The Mash guide to internet passwords

THE password to all your money is probably your surname or dog’s name with ’01’ after it.

Most Britons lack the tiny amount of imagination required to think up a credible password. Here’s the Mash guide to protecting your cyber-assets:

It’s too easy to guess a password if it’s the name of something you love, like your partner or your favourite sandwich. Instead use as your password something that you fucking hate, like your ex-partner or his dog that you ran over.

If you must use something you love, choose something that nobody knows about your passion for, like your favourite actor in early 90s erotic thrillers. Actually, that’s perfect. Everyone just use Shannon Tweed.

Instead of using an easily guessable string of numbers like 123456, use something complicated and difficult to work out, like the square root of 15,241,383,936.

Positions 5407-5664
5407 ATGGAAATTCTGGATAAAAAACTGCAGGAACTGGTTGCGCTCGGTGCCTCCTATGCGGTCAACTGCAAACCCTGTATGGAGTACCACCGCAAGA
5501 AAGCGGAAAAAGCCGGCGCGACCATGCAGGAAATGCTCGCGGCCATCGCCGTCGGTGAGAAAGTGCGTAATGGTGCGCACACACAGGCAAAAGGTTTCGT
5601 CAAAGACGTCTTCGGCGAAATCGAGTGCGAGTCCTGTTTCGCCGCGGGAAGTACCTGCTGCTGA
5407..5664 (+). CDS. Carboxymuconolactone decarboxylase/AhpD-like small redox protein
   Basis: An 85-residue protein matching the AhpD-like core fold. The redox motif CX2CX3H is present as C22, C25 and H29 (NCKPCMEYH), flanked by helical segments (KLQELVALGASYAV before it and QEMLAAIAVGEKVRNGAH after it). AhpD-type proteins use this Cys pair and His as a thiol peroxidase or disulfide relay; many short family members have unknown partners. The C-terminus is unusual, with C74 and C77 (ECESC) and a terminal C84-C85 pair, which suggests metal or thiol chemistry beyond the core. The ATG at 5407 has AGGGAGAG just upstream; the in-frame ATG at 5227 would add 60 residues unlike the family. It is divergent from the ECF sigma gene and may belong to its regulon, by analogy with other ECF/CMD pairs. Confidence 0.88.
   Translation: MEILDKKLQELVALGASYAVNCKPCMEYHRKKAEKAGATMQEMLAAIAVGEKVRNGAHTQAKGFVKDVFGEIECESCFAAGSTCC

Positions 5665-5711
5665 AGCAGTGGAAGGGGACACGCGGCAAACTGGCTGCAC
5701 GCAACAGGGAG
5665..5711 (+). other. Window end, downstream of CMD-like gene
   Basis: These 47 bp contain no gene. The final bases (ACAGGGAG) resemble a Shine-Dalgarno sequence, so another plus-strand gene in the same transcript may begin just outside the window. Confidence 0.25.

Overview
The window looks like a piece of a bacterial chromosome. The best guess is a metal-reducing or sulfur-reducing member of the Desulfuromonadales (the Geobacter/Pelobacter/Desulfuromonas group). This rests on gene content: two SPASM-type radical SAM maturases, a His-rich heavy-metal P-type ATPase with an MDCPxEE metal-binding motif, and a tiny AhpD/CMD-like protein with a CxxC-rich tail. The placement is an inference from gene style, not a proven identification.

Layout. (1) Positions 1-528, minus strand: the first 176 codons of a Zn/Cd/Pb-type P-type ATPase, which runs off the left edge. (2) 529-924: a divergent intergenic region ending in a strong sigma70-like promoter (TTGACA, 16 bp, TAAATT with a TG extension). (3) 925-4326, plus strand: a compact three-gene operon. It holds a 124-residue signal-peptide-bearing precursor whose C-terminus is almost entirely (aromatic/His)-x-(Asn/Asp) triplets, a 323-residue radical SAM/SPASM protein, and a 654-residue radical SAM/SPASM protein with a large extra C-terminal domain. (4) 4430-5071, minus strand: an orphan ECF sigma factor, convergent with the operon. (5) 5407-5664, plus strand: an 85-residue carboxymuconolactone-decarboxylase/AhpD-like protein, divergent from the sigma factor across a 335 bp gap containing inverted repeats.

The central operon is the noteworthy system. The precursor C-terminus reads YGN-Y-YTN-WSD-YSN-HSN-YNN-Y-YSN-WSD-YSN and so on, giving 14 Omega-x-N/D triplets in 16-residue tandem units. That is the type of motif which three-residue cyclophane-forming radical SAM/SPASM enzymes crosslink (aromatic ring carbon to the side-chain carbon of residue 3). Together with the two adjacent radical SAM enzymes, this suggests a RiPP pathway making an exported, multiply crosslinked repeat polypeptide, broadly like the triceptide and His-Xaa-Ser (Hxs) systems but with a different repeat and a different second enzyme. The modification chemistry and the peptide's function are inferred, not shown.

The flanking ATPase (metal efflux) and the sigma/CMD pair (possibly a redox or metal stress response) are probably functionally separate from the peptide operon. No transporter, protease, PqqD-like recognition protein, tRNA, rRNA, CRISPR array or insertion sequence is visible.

Alternatively 5318008 upside-down on a calculator spells BOOBIES.

The most secure passwords are mnemonics, where the initial letters of a phrase spell it out. Prince Acting Super-Sexy Won’t Orally Reciprocate, Damn is a pretty unbreakable one.

Choose a nine-letter word, jumble it up, and replace four of the letters with numbers that multiplied together make 334. Although this won’t stop Rachel Riley off Countdown’s persistent attempts to hack your Gmail account.

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Facebook exodus begins

YOUNG people have begun leaving Facebook in the hope of finding a better virtual life elsewhere.

The exodus, which has grown from a trickle to a flood, has no clear destination in mind but dreams of a social network where comforting platitudes are not so easily shared.

18-year-old Eleanor Shaw said: “Somewhere out there, somewhere through the malware-infested data mountains of the darknet, is a place where we can be together and communicate without being asked to click on an optical illusion.

“A place where we don’t face condemnation for not Liking a made-up story about a made-up kid with cancer, where our employers can’t see how drunk we were last night.

“It will be a long, difficult dangerous journey, but it needs to be so our parents can’t follow us.”